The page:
News Flash: Tiny Area of Milky Way Yields Six-Planet Solar System and 1200 Exo Planets (58 in Life-Zone Orbits)

Phot-22c-07-preview NASA's life-search is off to the races! NASA announced today that the Kepler space telescope's survey of one small swath of the Milky Way registered more than 1,200 exo-planet candidates, including 58 residing in life-friendly orbits around their parent stars.

Scientists have no way of knowing yet if any of the newly discovered planets are rocky-body worlds like Earth. But the census, collected by NASA's Kepler Space Telescope after just four months of work, shows that small planets like Earth are much more prevalent than Jupiter-sized worlds and that multiple-planet systems are common.

Today's new discoveries from NASA's Kepler space mission reveal a large and promising variety of planets deep in space, with some almost as small as Earth and others in the "habitable zones" of their solar systems where scientists think life could potentially exist. Of the 1,200 candidate planets now catalogued, Kepler has also identified a solar system with at least six small planets orbiting their sun – all lined up on a disc-like plane similar to our own.

The planets – called exoplanets because they are outside the Earth's solar system – are believed to be gaseous rather than rocky and so unable to support life, but the discovery of a system with so many planets and all orbiting in a manner similar to planets in our system has created great excitement.

"This is a remarkable system and a very exciting sign of what else is to come," said Jonathan Fortney, a member of the Kepler science team from the University of California at Santa Cruz. "Given the information Kepler is sending back, we're not only able to identify the planets, but we can tell a lot about how big they are, how close they are to their suns and to some extent what they're made of," he said.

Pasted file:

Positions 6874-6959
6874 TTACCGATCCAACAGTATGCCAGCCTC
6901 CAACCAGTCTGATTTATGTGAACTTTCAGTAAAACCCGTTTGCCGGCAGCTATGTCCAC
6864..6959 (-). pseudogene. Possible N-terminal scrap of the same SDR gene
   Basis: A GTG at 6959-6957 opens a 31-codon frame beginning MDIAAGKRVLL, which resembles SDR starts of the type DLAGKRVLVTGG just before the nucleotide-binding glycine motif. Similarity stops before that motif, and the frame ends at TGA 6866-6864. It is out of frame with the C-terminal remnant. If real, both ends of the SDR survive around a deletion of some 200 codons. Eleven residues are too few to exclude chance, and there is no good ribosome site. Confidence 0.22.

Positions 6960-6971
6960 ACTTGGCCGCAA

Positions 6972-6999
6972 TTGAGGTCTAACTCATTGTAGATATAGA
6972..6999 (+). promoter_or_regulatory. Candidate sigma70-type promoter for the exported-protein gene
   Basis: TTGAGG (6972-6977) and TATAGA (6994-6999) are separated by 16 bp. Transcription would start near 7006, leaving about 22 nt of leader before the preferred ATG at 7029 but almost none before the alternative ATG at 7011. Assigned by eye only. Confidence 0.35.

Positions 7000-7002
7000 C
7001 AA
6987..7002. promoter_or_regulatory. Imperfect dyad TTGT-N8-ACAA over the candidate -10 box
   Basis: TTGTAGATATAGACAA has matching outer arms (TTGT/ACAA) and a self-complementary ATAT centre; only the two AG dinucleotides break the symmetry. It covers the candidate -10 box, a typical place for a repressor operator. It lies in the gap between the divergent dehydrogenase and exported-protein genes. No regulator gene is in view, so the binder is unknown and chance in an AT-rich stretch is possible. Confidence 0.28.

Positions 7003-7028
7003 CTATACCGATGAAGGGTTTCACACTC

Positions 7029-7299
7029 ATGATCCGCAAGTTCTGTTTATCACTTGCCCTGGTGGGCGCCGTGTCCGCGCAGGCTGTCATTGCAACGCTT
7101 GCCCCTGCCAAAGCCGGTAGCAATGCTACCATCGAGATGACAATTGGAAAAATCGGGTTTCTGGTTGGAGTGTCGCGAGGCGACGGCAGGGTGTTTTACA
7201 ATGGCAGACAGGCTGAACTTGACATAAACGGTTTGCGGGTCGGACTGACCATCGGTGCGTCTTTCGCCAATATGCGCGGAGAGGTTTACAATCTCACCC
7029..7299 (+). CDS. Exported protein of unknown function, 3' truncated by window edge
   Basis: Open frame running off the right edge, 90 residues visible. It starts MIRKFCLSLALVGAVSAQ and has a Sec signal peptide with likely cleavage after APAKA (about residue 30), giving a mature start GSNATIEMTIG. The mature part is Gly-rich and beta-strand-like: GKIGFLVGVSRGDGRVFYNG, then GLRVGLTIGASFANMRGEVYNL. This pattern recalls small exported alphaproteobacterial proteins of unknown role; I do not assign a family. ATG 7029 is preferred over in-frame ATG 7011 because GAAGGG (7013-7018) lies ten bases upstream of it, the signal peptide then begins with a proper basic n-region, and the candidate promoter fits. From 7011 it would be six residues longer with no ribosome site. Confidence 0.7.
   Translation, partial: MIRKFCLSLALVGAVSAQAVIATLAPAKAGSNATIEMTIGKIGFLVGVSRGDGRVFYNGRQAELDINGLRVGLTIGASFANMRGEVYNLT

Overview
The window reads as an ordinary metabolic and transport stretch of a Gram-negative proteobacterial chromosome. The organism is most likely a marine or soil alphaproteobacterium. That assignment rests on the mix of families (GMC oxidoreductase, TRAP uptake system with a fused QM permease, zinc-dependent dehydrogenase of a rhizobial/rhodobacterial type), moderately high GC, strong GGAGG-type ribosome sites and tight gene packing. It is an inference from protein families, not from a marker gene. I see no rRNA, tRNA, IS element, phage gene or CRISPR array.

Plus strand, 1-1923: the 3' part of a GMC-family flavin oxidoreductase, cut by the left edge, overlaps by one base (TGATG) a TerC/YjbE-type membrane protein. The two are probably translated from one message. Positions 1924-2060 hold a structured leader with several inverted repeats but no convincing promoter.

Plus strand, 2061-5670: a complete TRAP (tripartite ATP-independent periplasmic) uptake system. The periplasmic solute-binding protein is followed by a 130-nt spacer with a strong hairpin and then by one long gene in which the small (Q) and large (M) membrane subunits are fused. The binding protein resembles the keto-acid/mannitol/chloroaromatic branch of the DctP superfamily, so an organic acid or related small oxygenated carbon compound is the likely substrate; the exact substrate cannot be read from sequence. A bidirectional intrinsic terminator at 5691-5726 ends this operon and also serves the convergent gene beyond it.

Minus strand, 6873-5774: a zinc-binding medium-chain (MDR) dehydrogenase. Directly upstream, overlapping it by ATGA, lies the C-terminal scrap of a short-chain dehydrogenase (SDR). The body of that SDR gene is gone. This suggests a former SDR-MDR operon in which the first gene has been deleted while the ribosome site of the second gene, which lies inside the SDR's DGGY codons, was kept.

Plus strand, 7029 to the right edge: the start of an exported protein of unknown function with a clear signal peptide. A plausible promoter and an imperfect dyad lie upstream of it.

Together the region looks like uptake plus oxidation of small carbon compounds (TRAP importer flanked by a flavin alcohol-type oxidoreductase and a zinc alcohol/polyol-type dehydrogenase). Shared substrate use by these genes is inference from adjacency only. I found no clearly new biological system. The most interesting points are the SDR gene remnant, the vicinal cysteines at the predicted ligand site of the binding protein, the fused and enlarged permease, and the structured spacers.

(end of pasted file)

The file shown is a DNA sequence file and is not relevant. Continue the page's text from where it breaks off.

The results released at a NASA press conference and the journal Nature rare a little more than a quarter of the total information collected by Kepler, launched almost two years ago. As Kepler collects information over a longer time period, more rocky, watery planets, potentially more hospitable to life
will be identified.

The six-planet solar system, called K-11, not only contains that surprisingly large clutch of planets in a relatively small area, but the planets are lined up as if on a flat disc – one that's even flatter than our own solar system. Because the observatory is looking so far into space, the K-11 solar system, some 2,000 light-years away, will never be completely understood.

"We've come to expect the unexpected," said Sara Seager, a Massachusetts Institute of Technology exoplanet specialist also on the Kepler science team. "This new system is one of the most interesting ever discovered because of what it says is possible."

The Daily Galaxy via NASA and

Image credit: Exo planet Glise 581 ESO

A CalTech analysis appears on The Kepler science mission data, collected between May 2 and September 16, 2009, will be published in an upcoming issue of The Astrophysical Journal.


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